Heterotrophs in Ecology examples, types, and meaning

In heterotrophs, energy for life processes is obtained through the consumption of autotrophs. Some heterotrophs examples include members of the second and third trophic levels in an ecosystem. This article will discuss the types of heterotrophs, their meaning, and their role in ecology.

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Heterotrophs meaning

Heterotrophs are living things that cannot produce their own food through carbon fixation and must therefore obtain nutrition from other sources of organic carbon, primarily plant or animal matter.

What are heterotrophs?

Heterotrophs are organisms that obtain energy and nutrients from the consumption of other plants or animals. The term is derived from the Greek words hetero, which means “other,” and trophe, which means “nourishment.”

Heterotrophs live on the second and third levels of a food chain (which is a series of organisms that provide energy and nutrients to other organisms). Hence, heterotrophs are also called secondary and tertiary consumers. All animals and fungi, as well as some bacteria and protists and many parasitic plants, are examples of heterotrophic living organisms.

In microbiology, the term heterotroph arose in 1946 as part of a classification of microorganisms based on their type of nutrition. The term is now used in a variety of fields, including ecology to describe the food chain.

Heterotrophs examples

  1. Herbivores
  2. Carnivores
  3. Fungi
  4. Protists
  5. Photoheterotrophic cyanobacteria
  6. Iron-reducing bacteria

The above listed are some examples of heterotrophs and they will be discussed below.

This is African elephant is part of some heterotrophs examples.
This African elephant is an example of a heterotroph.

Herbivores

Herbivores are examples of heterotrophs because they eat plants (autotrophs) for their nutritional requirements. Thus, on the food web, they are known as primary consumers.

Herbivores include cows, sheep, deer, and other ruminant animals that ferment plant material in special chambers within their stomachs which contain symbiotic organisms. There are also, fruit-eating animals referred to as frugivores, such as birds, bats, and monkeys. These animals are also part of the heterotrophic herbivores.

In addition, there are also heterotrophic herbivores known as nectarivores that consume plant nectar such as hummingbirds, bees, butterflies, and moths.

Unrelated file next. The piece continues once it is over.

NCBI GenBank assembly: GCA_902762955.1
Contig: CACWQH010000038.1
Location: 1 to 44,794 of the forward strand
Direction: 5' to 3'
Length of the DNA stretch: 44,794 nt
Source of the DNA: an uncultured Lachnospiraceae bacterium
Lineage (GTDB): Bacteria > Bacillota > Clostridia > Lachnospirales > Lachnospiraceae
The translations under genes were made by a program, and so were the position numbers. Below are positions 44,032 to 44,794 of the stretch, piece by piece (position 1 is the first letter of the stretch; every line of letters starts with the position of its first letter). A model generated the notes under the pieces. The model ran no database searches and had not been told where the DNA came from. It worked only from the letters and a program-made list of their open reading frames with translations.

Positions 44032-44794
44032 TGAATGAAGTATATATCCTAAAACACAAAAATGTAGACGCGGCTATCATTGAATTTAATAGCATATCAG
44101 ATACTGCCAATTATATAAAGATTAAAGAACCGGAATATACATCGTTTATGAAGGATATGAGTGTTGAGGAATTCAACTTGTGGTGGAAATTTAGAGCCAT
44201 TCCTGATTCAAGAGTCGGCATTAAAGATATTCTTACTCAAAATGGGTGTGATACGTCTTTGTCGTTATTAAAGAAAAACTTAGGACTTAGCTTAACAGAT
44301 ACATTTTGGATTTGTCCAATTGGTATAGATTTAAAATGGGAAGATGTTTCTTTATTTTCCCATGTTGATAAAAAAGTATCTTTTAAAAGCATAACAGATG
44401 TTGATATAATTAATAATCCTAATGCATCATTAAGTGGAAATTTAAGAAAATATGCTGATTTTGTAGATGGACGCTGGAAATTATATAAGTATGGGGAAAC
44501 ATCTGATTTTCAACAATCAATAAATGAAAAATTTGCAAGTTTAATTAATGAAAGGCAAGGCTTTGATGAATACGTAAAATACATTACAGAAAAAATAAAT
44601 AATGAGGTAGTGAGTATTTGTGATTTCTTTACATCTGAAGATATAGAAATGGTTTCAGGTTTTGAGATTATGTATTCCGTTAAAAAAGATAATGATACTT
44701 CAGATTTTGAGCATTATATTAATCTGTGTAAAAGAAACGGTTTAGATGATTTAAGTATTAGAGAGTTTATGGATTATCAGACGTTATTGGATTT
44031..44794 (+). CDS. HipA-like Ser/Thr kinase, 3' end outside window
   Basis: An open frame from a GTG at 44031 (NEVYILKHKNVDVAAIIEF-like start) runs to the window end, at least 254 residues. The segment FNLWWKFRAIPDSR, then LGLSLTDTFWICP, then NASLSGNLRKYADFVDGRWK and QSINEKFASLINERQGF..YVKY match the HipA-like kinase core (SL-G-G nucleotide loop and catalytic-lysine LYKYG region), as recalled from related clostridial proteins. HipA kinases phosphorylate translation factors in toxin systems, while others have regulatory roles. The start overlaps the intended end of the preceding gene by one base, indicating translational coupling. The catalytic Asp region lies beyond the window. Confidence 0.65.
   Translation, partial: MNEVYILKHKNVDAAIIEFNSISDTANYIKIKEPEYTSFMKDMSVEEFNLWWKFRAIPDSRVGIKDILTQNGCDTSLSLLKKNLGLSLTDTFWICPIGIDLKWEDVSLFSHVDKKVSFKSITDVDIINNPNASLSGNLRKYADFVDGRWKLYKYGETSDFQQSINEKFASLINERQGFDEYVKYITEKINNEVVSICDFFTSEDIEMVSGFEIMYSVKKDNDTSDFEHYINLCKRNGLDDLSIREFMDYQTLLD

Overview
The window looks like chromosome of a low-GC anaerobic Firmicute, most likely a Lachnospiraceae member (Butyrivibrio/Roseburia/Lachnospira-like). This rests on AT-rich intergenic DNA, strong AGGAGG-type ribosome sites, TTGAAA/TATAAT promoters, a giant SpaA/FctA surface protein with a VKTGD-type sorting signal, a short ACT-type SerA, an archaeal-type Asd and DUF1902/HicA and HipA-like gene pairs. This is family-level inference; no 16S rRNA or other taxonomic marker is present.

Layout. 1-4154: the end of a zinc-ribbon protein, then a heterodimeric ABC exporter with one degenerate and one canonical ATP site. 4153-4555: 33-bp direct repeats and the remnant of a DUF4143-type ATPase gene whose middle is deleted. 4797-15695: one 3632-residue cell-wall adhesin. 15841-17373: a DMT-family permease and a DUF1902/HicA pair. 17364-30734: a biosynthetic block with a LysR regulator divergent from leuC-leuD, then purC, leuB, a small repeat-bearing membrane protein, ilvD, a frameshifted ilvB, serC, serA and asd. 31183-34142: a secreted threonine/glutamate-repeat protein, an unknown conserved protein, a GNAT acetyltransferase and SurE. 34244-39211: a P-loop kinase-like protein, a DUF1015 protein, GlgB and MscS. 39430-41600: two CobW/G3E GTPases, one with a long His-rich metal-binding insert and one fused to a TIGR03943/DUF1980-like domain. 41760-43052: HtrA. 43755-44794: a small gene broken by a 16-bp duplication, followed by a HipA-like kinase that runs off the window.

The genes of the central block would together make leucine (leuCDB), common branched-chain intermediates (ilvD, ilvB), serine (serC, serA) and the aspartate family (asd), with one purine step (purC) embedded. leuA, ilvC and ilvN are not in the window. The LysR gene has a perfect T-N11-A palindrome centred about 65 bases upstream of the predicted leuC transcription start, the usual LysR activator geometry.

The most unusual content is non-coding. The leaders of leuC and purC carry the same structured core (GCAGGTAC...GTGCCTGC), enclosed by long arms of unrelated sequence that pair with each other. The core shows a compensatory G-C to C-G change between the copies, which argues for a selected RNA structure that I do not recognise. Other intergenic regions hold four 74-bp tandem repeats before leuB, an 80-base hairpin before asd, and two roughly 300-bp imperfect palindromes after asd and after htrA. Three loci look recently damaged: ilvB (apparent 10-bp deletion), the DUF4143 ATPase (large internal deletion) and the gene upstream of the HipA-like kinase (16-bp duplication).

Carnivores

Carnivores are usually predators that eat herbivores. Examples of heterotrophs that are carnivorous include snakes, birds, frogs (often insectivores), and marine organisms which consume zooplankton such as small fish, crabs, and jellyfish.

They may also be tertiary consumers or predators that prey on other carnivores and some examples of such includes lions, hawks, sharks, and wolves. Carnivores can also be scavengers, which are animals like vultures or cockroaches that eat dead animals; often, this is the carrion (meat) of animals that have been leftover from a predator’s kill.

The energy that carnivores can use as fuel is primarily derived from lipids (fats) that herbivores have stored within their bodies. Small amounts of glycogen (a polysaccharide of glucose that serves as a form of long-term energy storage) are stored in the liver and muscles and can be used for energy intake by carnivores.

Fungi

Fungi are heterotrophic organisms that feed by absorption rather than ingesting their food like other animals. Fungi have root-like structures known as hyphae that grow and form a network through the substrate on which the fungi feed. These hyphae secrete digestive enzymes, which break down the substrate and allow nutrients to be digested.

Fungi as an example of heterotrophs feed on a variety of substrates, such as wood, cheese, or flesh, though most of them specialize in a narrow range of food sources. Some fungi are highly specialized, and can only obtain nutrition from a single species.

Many fungi are parasitic, meaning they feed on their hosts without killing them. However, most fungi are saprobic, which means they feed on dead or decaying material such as leaf litter, animal carcasses, and other debris.

Saprobic fungi recycle nutrients from dead or decaying matter, making them available as nutrients to animals that eat fungi.

The fungi’s role as decomposers and recyclers at all trophic levels of the nutrient cycle is critical within ecosystems, but they are also economically valuable to humans.

Many fungi, such as yeast (Saccharomyces cerevisiae), are responsible for the production of human food, such as bread, beer, and cheese, and fungi, such as penicillin, are also used in medicine.

Protists

Protozoans, nonphotosynthetic algae, water molds, amoeba, and slime molds are examples of heterotrophic protists.

Photoheterotrophic cyanobacteria

Photoheterotrophic cyanobacteria are microorganisms with high photosynthetic efficiency and low growth requirements. Although these bacteria cannot use carbon dioxide as a carbon source, they can use solar energy to transfer electrons in the electron transport chain.

These bacteria inhabit aquatic or damp environments and feed on the organic compounds produced by autotrophic aquatic organisms.

Iron-reducing bacteria

Iron-reducing bacteria are bacteria that use reduced iron to produce energy by converting it to oxidized iron compounds. The energy produced by the process is then used for carbon source absorption and metabolism.